Some background in Contemporary East Asian politics and international relations would be beneficial.
Japan is often described as an ‘economic giant, but a political pygmy’ and not a ‘normal state’ in the field of International Relations. Whilst policy makers and analysts focused on Japan’s economic rise since the 1960s, recent literature has highlighted Japan’s growing political and security role in global affairs since the end of the Cold War. Japan’s evolving role can be perceived both in terms of Japan’s attempt to gain a security council seat at the UN, as well as in the participation of Japan’s Self-Defence Force (SDF) in Peace Keeping Operations (PKOs). Yet, Japan’s contemporary international relations are constrained by a variety of factors and forces including Japan’s Pacifist Constitution, Japan’s security and economic relationship with the US, and historical animosities between Japan and its neighbours. Understanding how these factors and forces operate is the key to interpreting the complexities of Japan’s international relations.
This module is divided into five sections. The first section provides an overview of Japan’s international relations and outlines how the theoretical tools of structure, agency and norms, together with the ‘mainstream’ International Relations theories, can help explain Japan’s international relations. In the second to fourth sections, students will develop their understanding of foreign policy analysis to examine Japan’s contemporary economic, political and security relations with the United States, East Asia, Europe and global institutions. The course concludes by discussing the future of Japan’s international relations in terms of globalization and regionalism.
The issues addressed in this course will have relevance to a number of disciplines. Students should draw on previous work they have done in other academic fields and demonstrate their knowledge in seminars, as well as in their assessed work. It is also hoped that students will apply the knowledge they gain through studying theories and issues in the international relations of Japan to other courses they are taking.
Students are expected to use additional sources to those in the suggested reading list and to keep up-to-date with current affairs through reading newspapers, relevant internet sites and online journals.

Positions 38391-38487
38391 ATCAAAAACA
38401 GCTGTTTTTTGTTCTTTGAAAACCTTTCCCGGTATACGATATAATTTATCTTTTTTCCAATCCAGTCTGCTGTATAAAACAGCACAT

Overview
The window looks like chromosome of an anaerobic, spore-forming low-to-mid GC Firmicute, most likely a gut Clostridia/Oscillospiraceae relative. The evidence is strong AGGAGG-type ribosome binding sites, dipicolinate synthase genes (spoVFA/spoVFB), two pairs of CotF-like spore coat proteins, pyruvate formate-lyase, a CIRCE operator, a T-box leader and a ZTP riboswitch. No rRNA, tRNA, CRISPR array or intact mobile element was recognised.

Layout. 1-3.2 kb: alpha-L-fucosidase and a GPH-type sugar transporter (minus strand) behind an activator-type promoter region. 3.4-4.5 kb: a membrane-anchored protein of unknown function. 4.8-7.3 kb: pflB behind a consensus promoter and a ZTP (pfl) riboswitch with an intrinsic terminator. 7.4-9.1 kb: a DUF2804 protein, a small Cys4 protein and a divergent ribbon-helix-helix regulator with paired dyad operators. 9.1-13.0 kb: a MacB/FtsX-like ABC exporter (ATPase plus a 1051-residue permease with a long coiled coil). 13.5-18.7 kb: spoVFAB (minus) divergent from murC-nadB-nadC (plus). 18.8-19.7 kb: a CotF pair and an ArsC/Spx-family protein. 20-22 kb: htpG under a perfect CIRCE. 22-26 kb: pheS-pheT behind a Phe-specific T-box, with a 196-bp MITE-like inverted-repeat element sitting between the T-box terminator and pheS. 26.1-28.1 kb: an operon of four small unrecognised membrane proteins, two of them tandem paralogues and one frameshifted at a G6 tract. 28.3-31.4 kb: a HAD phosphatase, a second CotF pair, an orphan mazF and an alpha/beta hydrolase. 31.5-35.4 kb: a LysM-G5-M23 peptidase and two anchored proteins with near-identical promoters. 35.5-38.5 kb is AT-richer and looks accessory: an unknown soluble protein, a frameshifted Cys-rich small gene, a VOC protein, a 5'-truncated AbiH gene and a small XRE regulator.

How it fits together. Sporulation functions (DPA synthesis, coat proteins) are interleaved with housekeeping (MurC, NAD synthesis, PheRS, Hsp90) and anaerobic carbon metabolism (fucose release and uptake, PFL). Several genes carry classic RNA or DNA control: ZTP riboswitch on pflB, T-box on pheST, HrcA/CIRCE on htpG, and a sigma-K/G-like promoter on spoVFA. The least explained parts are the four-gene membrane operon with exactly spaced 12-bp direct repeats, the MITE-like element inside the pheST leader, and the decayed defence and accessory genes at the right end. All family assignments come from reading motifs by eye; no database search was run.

This module aims to provide a critical examination of key issues and processes related to the international relations of Japan. The focus of this module is on developments since World War Two, but with a particular emphasis on the post-Cold War period. By the end of the module, students will be able to:
Demonstrate an understanding of the complex issues and processes related to Japan’s political, economic and security relations.
Apply conceptual tools to analyze key events and processes in the international relations of Japan.
Demonstrate appropriate cognitive, communicative and transferable skills, develop the capacity for independent learning, critique major texts on Japan’s international relations, and participate in class debates.
Mode of instruction
Participation element (incl. attendance, participation, debate): 40%
Analytical element (essay plan (1,000 words)): 20%
Research element (research essay (2,000-2,500 words)): 40%
A handbook denoting weekly readings will be posted on Blackboard the week before the start of the semester.
Additional information (powerpoints, useful websites, etc…) will also be found on blackboard over the course of the semester.
The course is structured around three core textbooks, which will be available on Dr. Black’s Shelf in the East Asian library. These textbooks may also be purchased from the internet and local bookshops. Students are advised to read part one of Hook et. al. and the introduction of Berger et. al. in preparation for the course.
Hook, Glenn, D., Gilson, Julie, Hughes, Christopher, W., and Dobson, Hugo. 2005. Japan’s International Relations – Politics, Economics and Security. London and New York: Routledge.
Berger, T., Mochizuki, M. and Tsuchiyama, J. (Eds.). 2007. Japan in International Politics – The Foreign Policies of an Adaptive State. Boulder, Colorado: Lynne Rienner.
Smith, Steve. Hadfield, Amelia. Dunne, Tim. 2008. Foreign Policy Analysis – Theories, Actors, Cases. Oxford: Oxford University Press.
Enrollment via uSis is mandatory, for more information about enrollment check Links on the first page of the Japanese Studyguide 2010-2011
Exchange and Study Abroad students, please see the Study in Leiden website for information on how to apply.
For further information about the course, please contact Dr. L. Black
Dr. L. Black
Room 008, Het Arsenaal;
Office Hours: Tuesday 15:00-17:00
Alternative times are by appointment only
This course provides a solid foundation in Foreign Policy Analysis upon which students can build in the BA2 second semester International Relations of China course and BA3 Regionalism and Regionalization in the International Relations of East Asia courses. Students may also be interested in taking the BA2 course on the politics and economics of China.